Recovering a largely forgotten body of pluralist political thought from early twentieth-century India, the fourth chapter studies how the question of popular sovereignty shaped the federalist reconfiguration of anticolonial democracy. Through a sustained engagement with British pluralist and American progressive thought, Indian federalist thinkers developed a many-willed conception of the people to overcome the rejection of Indian peoplehood on grounds of lack of nationhood and historical backwardness. However, the alternative source of sovereignty the federalists pointed to—plural and many-willed— stood in tension with their simultaneous pursuit of a people speaking in one voice. In this way, the constitutive tension of the pluralist conception of sovereignty came strikingly alive in the colonial world.
The fifth chapter revisits the moment of the postcolonial founding—a much-misunderstood episode of anticolonial political thought. This chapter focuses on the political thought of Jawaharlal Nehru and B.R. Ambedkar. Nehru mapped the parallel between scarce and abundant futures onto the distinction between destitute masses and the people of the future. This allowed Nehru to attribute the agency for resistance to the not-yet people, while drawing the authorization of the centralized planning state from the claim of a developed future. Nehru’s vision of postcolonial sovereignty ultimately turned out to be a hope for sovereignty over the time of development itself. Ambedkar offered a powerful critique of the Nehruvian project of postcolonial founding, especially its folding of the problem of group conflicts into a progressive narrative of historical development. The chapter concludes by suggesting that Ambedkar’s proposal to accommodate group conflicts at the political level perspicaciously resisted the assumption that historical development could address the problem of a splintered social.
The epilogue of the book considers the postcolonial career of democracy and development in the once-colonized world. Given the historical co-constitution of development and democracy in the postcolonial world, I argue that it is neither sufficient to offer a narrow democratic defense of development nor is it satisfactory to displace the question of democracy itself onto the dispute over development. In contrast, I suggest that the philosophical insight and political creativity of anticolonial political thinkers consisted in their questioning of the developmental terms and conditions of popular sovereignty—and the conception of the globe that underpins it.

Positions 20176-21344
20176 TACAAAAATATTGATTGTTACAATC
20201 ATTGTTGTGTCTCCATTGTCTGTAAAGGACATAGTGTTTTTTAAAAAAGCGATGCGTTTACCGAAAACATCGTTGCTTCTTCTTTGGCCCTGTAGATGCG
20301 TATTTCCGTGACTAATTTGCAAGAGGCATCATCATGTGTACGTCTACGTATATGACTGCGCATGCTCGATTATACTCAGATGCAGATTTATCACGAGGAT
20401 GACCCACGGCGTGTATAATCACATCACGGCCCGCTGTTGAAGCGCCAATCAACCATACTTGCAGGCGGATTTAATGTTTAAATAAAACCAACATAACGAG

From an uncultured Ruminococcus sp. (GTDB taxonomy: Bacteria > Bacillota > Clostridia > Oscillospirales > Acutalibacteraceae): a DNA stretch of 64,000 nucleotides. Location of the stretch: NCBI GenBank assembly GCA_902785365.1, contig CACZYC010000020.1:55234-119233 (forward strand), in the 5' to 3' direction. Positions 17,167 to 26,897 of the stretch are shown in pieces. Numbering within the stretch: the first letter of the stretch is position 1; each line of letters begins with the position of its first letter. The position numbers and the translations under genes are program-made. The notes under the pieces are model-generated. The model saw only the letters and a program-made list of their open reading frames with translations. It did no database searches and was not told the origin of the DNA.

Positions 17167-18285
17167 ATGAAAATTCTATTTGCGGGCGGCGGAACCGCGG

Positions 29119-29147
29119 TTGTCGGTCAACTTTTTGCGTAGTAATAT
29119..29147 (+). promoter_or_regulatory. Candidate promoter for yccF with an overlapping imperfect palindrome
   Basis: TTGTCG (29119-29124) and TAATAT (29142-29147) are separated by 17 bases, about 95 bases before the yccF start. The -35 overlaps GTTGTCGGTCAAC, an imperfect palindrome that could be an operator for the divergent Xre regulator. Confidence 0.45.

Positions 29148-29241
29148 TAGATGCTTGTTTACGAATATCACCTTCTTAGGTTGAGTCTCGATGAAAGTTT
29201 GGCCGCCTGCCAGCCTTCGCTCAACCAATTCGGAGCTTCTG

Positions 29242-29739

This article theorizes the colonial problem of peoplehood that Indian anticolonial thinkers grappled with in their attempts to conceptualize self-rule, or swaraj. British colonial rule drew its legitimacy from a developmentalist conception of the colonized people as backward and disunited. The discourse of “underdeveloped” colonial peoplehood rendered the Indian people “unfit” for self-government, suspending their sovereignty to an indefinite future. The concept of swaraj would be born with the rejection of deferred colonial self-government. Yet the persistence of the developmentalist figuration of the people generated a crisis of sovereign authorization. The pre-Gandhian swaraj theorists would be faced with the not-yet claimable figure of the people at the very moment of disavowing the British claim to rule. Recovering this underappreciated pre-Gandhian history of the concept of swaraj and reinterpreting its Gandhian moment, this article offers a new reading of Gandhi’s theory of moral self-rule. In so doing, it demonstrates how the history of swaraj helps trace the colonial career of popular sovereignty.
- “Between the Many and the One: Anticolonial Federalism and Popular Sovereignty” (forthcoming in Political Theory)
Recovering a marginal body of pluralist political thought from early twentieth-century India, this article explores how the question of popular sovereignty shaped the federalist reconfiguration of the anticolonial democratic project. The turn to federalism was facilitated by the Indian reckoning with Hegel in the late nineteenth century, which led to the diagnosis that the universality ascribed to monist sovereignty relies on a “unilinear” theory of history. Through a sustained engagement with British pluralist and American progressive thought, Indian federalist thinkers eventually developed a many-willed conception of the people. In so doing, they hoped to overcome the denial of Indian peoplehood on the ground of its lack of nationhood and historical backwardness. However, the alternative source of sovereignty the federalists pointed to—plural and many-willed— stood in tension with their simultaneous pursuit of a people speaking in one voice. In this way, the constitutive tension of the pluralist conception of sovereignty came strikingly alive in the colonial world.